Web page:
by farza — aug 28, 2023

Note: this is targeted specifically at founders. But, the same learnings apply to anyone who’s brave enough to create something from nothing — creators, musicians, filmmakers, physics researchers, etc.

You don't need a vision to start a company.

I've raised $12M for my company + hired amazing people -- and until very recently, whenever anyone would ask me my 10-year plan I would flat out say "I have no idea".

And that was the truth.

I just embraced not knowing.

Because, being fake Steve Jobs ain't it.

For many years I was trying to be some sorta visionary. I was playing theatre to inspire and to excite those around me.



It felt like all the great CEOs, film directors, writers, basically anyone that did something worthwhile — it felt like they all had this god-given vision for the company they wanted to build, the movie they wanted to make, the book they wanted to write.

And I felt like a damn fool.

Because I had nothing but my laptop, and a lot of motivation to make…something.

I was deeply insecure about my lack of vision, my lack of “unique insights” about the future of the world, my lack of ability to articulate what I wanted to build.

But, every book I read said I needed these things to be successful.

So I started acting like I did.

Like I had a grand plan.

But it was painful. That wasn't me.

I am not naturally a guy that can tell great stories, or speak in a really persuasive way.

I am naturally the dude that quietly works in a corner day in and day out until the work is done. Since childhood, I’ve just been a quiet grinder. I enjoy finding the answers by working towards them.

But, I kept the act up where I had a ton of fake confidence in my “vision”.

There were many, many nights where I felt deeply pained pretending to be someone else for entire months in a row.

So in 2019 when I was 23, I switched it up.

I just started telling the truth.

I stopped caring what others thought of me.

I started being myself.

I started admitting I had no idea what I was going towards, but sure that I was going towards…something.

A lot of people ended up thinking I was an idiot.

Many, many potential high value hires and investors would just look at me like a fool when I admitted to not having a vision.

I couldn't describe our next 365 days let alone the next 10-years. But I would always say:

"Down to figure it out together?".

Many never hit me up again.

But, what ended up happening is I ended up attracting very different types of people...

People that were down to navigate the unknown with me.

People that didn't need me to excite them with a vision/pep talk every week.

People that trusted that we would figure it out together.

And today, these are the people that make up the wonderful team at buildspace.

Same goes with our investors.

They were all people that knew I didn't have this beautiful vision of the future, but they trusted me to figure out the long-term magic.

Why did these all these people "trust" me?

Well, most people say they'll do something and then you never hear from them after 2-years. Seriously. That’s usually how it goes.

I had a long history of consistently saying I would do something, then doing it, and then updating people on results (whether I failed or succeeded).

This was more my style.

Just doing the work vs playing theatrics.

So, I kept this up for many, many years.

Trust in me was built on results vs me being this persuasive, visionary founder that was able to convince others of anything.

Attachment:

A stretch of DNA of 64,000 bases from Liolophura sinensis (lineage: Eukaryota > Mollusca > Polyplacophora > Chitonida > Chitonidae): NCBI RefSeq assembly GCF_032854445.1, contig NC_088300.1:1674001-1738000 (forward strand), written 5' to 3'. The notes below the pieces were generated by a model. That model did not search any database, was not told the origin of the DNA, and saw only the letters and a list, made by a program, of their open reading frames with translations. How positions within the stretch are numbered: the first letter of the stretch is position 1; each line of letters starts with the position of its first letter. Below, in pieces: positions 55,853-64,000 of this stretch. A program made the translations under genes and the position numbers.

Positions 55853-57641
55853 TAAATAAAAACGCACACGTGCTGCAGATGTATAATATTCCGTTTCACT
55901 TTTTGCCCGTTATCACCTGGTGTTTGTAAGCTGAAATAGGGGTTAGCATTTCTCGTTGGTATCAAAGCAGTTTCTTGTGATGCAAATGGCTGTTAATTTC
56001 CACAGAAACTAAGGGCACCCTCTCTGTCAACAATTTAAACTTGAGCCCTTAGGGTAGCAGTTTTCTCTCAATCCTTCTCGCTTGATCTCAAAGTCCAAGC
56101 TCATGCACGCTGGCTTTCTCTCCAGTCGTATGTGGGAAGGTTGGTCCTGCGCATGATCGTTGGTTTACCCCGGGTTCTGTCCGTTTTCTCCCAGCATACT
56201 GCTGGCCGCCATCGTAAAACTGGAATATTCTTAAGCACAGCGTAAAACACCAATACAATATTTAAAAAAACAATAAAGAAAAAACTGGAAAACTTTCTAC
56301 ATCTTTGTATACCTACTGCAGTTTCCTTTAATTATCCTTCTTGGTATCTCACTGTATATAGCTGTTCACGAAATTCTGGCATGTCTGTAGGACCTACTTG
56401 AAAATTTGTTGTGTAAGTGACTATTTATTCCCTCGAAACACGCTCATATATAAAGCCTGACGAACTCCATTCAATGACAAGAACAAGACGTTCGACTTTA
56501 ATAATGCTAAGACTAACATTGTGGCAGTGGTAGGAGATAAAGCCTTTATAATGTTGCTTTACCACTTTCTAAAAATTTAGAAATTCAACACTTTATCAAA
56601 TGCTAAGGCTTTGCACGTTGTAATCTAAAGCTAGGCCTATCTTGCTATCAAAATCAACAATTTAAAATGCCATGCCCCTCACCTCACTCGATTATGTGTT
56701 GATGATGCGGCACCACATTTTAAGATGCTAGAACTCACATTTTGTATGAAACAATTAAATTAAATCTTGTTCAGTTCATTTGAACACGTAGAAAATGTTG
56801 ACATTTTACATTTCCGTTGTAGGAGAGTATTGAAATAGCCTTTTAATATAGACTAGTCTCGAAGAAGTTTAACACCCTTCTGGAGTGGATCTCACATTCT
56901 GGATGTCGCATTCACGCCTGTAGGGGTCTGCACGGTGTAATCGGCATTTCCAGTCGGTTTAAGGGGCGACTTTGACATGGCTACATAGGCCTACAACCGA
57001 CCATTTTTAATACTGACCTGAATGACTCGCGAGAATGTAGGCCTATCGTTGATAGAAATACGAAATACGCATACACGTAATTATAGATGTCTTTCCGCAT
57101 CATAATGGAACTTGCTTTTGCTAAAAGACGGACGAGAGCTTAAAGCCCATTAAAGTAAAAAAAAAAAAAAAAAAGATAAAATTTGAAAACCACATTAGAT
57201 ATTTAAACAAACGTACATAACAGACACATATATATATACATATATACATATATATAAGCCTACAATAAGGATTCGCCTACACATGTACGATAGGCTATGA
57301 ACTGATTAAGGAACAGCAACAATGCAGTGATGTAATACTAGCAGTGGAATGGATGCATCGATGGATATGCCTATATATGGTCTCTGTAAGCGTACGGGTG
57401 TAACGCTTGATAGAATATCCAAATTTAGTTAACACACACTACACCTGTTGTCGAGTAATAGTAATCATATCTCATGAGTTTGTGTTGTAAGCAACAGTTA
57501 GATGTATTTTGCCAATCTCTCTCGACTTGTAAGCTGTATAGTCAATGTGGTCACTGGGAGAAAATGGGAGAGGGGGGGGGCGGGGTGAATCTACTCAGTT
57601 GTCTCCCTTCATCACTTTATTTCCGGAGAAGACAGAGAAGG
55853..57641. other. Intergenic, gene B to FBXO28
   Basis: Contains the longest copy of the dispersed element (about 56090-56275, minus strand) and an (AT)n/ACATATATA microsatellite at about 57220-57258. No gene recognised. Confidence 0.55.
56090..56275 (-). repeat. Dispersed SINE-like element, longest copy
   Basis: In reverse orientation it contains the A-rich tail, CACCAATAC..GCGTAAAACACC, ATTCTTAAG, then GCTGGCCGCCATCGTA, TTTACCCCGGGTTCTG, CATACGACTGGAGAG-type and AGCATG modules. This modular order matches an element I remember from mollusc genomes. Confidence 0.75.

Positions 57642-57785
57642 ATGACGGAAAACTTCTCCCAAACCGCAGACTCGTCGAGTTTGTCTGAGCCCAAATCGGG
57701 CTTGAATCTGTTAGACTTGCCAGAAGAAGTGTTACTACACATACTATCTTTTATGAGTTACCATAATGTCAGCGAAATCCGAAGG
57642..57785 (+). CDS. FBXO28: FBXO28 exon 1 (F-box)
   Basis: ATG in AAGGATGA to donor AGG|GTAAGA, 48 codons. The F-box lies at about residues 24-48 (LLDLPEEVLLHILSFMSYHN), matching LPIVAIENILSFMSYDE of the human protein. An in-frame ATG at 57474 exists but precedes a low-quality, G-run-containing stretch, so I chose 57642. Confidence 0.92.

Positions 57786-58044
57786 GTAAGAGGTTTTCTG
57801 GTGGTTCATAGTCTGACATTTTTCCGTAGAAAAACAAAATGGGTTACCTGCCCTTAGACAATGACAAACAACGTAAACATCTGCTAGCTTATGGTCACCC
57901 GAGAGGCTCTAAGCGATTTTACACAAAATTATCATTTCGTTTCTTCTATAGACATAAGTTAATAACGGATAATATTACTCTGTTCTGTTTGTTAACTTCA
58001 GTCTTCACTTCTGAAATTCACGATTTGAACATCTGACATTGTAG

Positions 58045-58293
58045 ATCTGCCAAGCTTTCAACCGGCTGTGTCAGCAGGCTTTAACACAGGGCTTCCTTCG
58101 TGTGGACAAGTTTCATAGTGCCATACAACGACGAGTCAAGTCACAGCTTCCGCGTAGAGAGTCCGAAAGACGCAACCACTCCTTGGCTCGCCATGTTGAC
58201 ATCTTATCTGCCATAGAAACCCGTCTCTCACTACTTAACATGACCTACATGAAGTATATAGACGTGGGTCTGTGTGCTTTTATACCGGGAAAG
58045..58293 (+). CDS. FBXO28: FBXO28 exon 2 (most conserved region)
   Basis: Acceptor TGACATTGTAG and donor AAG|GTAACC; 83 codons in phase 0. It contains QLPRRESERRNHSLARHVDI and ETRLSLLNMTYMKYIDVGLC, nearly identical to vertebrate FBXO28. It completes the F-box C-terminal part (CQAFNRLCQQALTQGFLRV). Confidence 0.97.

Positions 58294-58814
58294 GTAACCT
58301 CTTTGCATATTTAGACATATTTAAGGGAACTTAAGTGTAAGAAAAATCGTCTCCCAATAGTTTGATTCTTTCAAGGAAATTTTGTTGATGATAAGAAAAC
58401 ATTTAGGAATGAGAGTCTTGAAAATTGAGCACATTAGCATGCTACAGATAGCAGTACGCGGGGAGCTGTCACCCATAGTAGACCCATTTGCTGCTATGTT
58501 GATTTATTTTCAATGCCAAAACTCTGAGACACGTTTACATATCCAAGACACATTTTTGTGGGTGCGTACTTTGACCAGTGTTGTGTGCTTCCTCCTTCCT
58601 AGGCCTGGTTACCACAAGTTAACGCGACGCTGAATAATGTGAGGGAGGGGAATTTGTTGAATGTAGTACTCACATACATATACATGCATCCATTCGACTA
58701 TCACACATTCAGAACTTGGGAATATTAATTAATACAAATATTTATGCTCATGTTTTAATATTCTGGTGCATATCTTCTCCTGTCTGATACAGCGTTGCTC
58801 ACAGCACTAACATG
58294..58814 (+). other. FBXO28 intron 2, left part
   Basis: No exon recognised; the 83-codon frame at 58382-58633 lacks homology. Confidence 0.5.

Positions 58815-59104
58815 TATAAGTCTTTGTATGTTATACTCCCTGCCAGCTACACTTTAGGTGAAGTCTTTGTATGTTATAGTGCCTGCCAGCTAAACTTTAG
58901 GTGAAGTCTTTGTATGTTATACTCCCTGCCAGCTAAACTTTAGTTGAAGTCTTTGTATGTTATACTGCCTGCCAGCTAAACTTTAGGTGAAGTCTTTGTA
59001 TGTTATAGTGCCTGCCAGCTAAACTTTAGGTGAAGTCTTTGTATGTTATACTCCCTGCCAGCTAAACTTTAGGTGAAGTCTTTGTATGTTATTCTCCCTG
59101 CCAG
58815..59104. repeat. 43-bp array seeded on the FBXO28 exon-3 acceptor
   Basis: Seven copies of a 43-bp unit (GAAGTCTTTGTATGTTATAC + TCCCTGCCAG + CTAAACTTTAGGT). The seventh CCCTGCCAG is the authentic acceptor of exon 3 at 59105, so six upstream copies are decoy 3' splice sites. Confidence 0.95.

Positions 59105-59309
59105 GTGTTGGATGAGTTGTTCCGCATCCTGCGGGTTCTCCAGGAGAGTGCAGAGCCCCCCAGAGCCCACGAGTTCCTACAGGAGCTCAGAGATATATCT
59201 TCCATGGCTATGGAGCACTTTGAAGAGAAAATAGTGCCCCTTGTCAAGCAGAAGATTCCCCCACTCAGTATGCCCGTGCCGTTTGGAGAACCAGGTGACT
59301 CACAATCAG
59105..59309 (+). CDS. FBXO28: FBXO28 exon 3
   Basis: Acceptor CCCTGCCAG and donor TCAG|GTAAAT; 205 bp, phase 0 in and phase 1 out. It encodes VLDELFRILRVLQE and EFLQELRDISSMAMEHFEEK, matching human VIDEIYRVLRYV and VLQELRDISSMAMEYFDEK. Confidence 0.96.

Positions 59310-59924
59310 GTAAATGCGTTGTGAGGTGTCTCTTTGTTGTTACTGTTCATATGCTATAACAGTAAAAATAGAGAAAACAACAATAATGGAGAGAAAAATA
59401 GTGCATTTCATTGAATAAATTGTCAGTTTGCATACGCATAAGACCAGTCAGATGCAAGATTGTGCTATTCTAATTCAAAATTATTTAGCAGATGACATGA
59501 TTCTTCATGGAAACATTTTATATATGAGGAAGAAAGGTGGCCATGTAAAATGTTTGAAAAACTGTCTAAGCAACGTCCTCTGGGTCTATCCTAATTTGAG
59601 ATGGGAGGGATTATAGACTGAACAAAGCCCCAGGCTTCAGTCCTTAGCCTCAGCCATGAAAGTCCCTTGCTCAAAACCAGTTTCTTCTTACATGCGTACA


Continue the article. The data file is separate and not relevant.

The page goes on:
It's important to note here:

You eventually do need a clear long-term view of the future, you can't ignore it.

Fantastic things aren't built on 1-2 year timelines.

They often take 10-20 years.

But this ability to have a long-term view is a skill you build overtime.

It's not a magical genius plan that randomly hits you.

You improve your ability to have a clearer view of the long-term by deeply immersing yourself in your craft. You can’t force a vision.

You let it come to you naturally, bit by bit, over years and years by dedicating yourself to a single craft.

For example:

Let’s say you want to make great movies.

Then Year 1 you should make a movie. Year 2, you should make another movie. By Year 3, you’ve learned a lot from Year 1 + 2 and have a better “vision” for your Year 3. Then Year 3 + 4 you make two more movies and learn a ton more about making movies, what scripts you wanna write, how you wanna advertise movies, the types of people you wanna hire for your set, etc.

Your “vision” for Year 5 becomes clearer.

If you keep this up, by Year 10 you’ll not only have even better 10-20 year vision for your movies…

You’ll also be 100X more equipped to actually execute on that vision.

Replace movies about with building a generational company, making the world’s best sushi, whatever.

The boring reality is: you need trust that by just doing the daily work to the best of your ability and dedicating yourself, that things will figure themselves out. But, that trust in yourself is everything.

Many will give up because the fog of war is to intense.

Even I’ve thought about giving up hundreds of times.

Only now, nearly 5-years later, thousands of work days later, millions in revenue later, a whole team hired later — only now am I starting to have a long-term vision for my work + the future of the company.

5. Damn. Years. Later.

But hey, I'm feeling better than ever about our long-term work.

It feels clear…

I'm excited.

And I got some great homies working alongside me.


You don’t need a vision to start.

A vision is something you work towards.

You must trust that by doing the work, you’ll get there.

Most importantly, don't be someone you're not. Focus on improving yourself and solving your flaws, but, never pretend to be someone.

Be yourself, and, you'll figure it out.

I promise.

P.S: quick plug — if you wanna join other people who are just starting out on their ideas, apply here.